On a daily basis, the few questions I get asked more often than “How old are you?” or “How long have you been doing this?” are, “Should I get a steroid injection?” or more frequently, “Why did the steroid injections not help with my ____ pain?” The utilization of corticosteroid injections for musculoskeletal pain management dates back to the 1950s, but recent research reveals that negative effects to surrounding tissues outweigh the trivial benefits. In the clinic, most people are aware of this pain management option and many have first hand experience. However, it is less common that consumers understand how injections work, adverse effects associated with injections, and more importantly, what is efficient at resolving their pain. The goal of this entry is to provide current research to equip health consumers with the knowledge necessary to make confident, informed decisions about their treatment options.
In the literature, steroid injections are documented to treat a broad array of painful conditions: joint pain associated with arthritis, soft tissue pain (muscles, bursas, tendons, and ligaments), and nerve pain like carpal tunnel syndrome (Brinks et al. 2010). Injections are used for a large range of conditions because they serve one purpose: to attempt short term pain reduction via anti-inflammatory processes and immunosuppressive properties at the cellular level (Pekarek et al. 2011). In other words, injections temporarily halt inflammation, which is the first phase of normal tissue healing similar to how band-aids reduce bleeding. Unfortunately, injections do not address the cause or reasons for re-occurring inflammation. Patients typically notice a greater pain reduction, if any, with an initial injection followed by diminishing returns with subsequent encounters. Literature shows that injections have little or no effect on mitigating pain in chronic conditions. This often leads to frustration because injections are frequently administered after a condition has already become chronic (symptoms for 3 months or longer). Unlike band-aids, injections stimulate tissue breakdown with the gamble of having no effect on pain, or even worse, increased pain or sooner surgical procedure. Therefore, corticosteroid injections should only be cautiously considered for pain control during acute conditions (Mittal et al. 2018).
Injections actually cause further damage to the very tissues they are expected to treat. Specifically, a systematic review identified adverse events of extra-articular (outside the joint) corticosteroid injections ranging from minor to fatal infections, numerous tendon ruptures, and local skin and fat pad atrophy (Brinks et al. 2010). A single injection directly into a ligament results in reduced tensile strength for up to a year post injection (Pekarek et al. 2011). Similar findings are evident in cartilage tissue with intra-articular (inside joint) injections. A recent study compared intra-articular corticosteroid injections versus a placebo solution in 140 patients suffering from knee osteoarthritis over 2 years. This study examined the effects on pain and cartilage health measured by MRI. The results were alarming. No significant difference in knee pain ratings between the groups were identified and the corticosteroid group had significantly greater cartilage loss – a sign of progressing osteoarthritis and the very reason people seek injections (Mittal et al 2018). Corticosteroid injections made these patients worse! Clinically, I find that patients get injections to avoid pain and/or surgery, despite the evidence stating the exact opposite.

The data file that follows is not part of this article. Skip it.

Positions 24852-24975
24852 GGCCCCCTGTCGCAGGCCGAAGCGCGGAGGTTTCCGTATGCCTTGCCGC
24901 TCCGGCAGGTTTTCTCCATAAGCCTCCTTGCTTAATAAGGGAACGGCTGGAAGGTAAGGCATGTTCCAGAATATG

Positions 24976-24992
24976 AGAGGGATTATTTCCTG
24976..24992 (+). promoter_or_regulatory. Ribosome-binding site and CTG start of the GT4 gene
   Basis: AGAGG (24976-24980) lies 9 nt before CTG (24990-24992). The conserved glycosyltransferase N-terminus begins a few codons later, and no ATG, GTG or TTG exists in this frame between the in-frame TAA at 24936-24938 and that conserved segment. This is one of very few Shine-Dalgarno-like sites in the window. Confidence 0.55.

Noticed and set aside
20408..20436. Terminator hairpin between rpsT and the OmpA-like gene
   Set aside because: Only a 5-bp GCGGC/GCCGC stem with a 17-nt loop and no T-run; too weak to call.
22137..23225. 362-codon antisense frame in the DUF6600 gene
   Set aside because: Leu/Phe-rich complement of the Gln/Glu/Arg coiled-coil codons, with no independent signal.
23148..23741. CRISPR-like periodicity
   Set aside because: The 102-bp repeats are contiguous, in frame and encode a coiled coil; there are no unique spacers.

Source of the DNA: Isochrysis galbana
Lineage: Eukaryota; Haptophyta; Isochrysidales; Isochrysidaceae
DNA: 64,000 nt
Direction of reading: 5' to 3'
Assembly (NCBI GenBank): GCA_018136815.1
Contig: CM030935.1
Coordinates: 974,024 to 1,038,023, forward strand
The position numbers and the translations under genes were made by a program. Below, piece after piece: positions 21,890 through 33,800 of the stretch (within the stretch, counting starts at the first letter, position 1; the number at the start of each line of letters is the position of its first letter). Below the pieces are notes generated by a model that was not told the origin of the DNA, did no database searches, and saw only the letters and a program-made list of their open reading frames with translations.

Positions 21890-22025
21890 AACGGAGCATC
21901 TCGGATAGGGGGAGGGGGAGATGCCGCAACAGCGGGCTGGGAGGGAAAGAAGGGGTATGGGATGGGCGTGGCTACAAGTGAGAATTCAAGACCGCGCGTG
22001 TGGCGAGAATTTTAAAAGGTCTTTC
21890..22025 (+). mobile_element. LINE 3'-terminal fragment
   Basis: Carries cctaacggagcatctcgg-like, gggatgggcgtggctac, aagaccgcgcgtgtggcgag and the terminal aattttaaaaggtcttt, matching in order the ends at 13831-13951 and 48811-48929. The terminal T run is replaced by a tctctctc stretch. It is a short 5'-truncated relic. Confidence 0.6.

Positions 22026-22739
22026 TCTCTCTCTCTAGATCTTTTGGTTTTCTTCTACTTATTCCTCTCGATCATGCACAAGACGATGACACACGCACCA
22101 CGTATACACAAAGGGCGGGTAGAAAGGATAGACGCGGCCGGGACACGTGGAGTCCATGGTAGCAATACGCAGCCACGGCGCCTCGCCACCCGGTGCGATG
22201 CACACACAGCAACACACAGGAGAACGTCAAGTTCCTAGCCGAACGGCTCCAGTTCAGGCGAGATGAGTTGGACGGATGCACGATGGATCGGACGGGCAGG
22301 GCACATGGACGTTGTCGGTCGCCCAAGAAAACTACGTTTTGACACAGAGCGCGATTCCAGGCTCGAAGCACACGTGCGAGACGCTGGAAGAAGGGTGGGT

There needs to be a paradigm shift. Corticosteroid injections should never be a first line of defense to pain and certainly not a “lets just see if it helps” option. There are numerous studies illustrating that exercise alone is superior to injections. Many even prove exercise alone to be equal, if not better, than injections combined with exercise for managing musculoskeletal pain. So why are steroid injection still commonly used for pain management? A meta-analysis by Mohamadi et al. proposed, “their wide use may be attributable to habit, under-appreciation of the placebo effect, incentive to satisfy rather than discuss a patient’s drive toward physical intervention, or for remuneration, rather than their utility (2016).”
Musculoskeletal pain that gradually develops is associated with poor, repetitive movement patterns that apply abnormal stress to muscle, tendon, ligament and cartilage tissues. This is the root cause of reoccurring inflammation and pain. Just as band-aides would never heal a scrape if the scab were repetitively scratched off, injections will not heal tissues in the body if the faulty movement pattern is not corrected. Don’t expect an injection to heal a movement impairment. Stop insulting your tissues, learn to move efficiently, and let the tissues heal.
Here at Austin Manual Therapy Associates, we specialize in soft tissue/joint mobility, specific exercise for tissue healing, and restore efficient movement patterns for a lifetime of reduced pain. If you or someone you know is struggling with pain, work with one of our experienced physical therapist to stop the tissue bleeding and get you moving in the right direction.